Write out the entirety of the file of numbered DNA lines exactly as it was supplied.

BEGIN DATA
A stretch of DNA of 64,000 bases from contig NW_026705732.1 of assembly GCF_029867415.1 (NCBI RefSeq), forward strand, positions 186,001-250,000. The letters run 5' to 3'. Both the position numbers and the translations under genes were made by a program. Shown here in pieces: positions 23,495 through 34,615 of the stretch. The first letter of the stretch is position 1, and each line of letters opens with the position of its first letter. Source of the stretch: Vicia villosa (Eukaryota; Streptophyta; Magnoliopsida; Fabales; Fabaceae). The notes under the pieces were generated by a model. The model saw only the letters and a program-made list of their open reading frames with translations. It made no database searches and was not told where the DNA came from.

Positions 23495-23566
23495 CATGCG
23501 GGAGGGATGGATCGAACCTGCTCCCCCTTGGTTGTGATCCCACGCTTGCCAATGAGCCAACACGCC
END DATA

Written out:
A stretch of DNA of 64,000 bases from contig NW_026705732.1 of assembly GCF_029867415.1 (NCBI RefSeq), forward strand, positions 186,001-250,000. The letters run 5' to 3'. Both the position numbers and the translations under genes were made by a program. Shown here in pieces: positions 23,495 through 34,615 of the stretch. The first letter of the stretch is position 1, and each line of letters opens with the position of its first letter. Source of the stretch: Vicia villosa (Eukaryota; Streptophyta; Magnoliopsida; Fabales; Fabaceae). The notes under the pieces were generated by a model. The model saw only the letters and a program-made list of their open reading frames with translations. It made no database searches and was not told where the DNA came from.

Positions 23495-23566
23495 CATGCG
23501 GGAGGGATGGATCGAACCTGCTCCCCCTTGGTTGTGATCCCACGCTTGCCAATGAGCCAACACGCC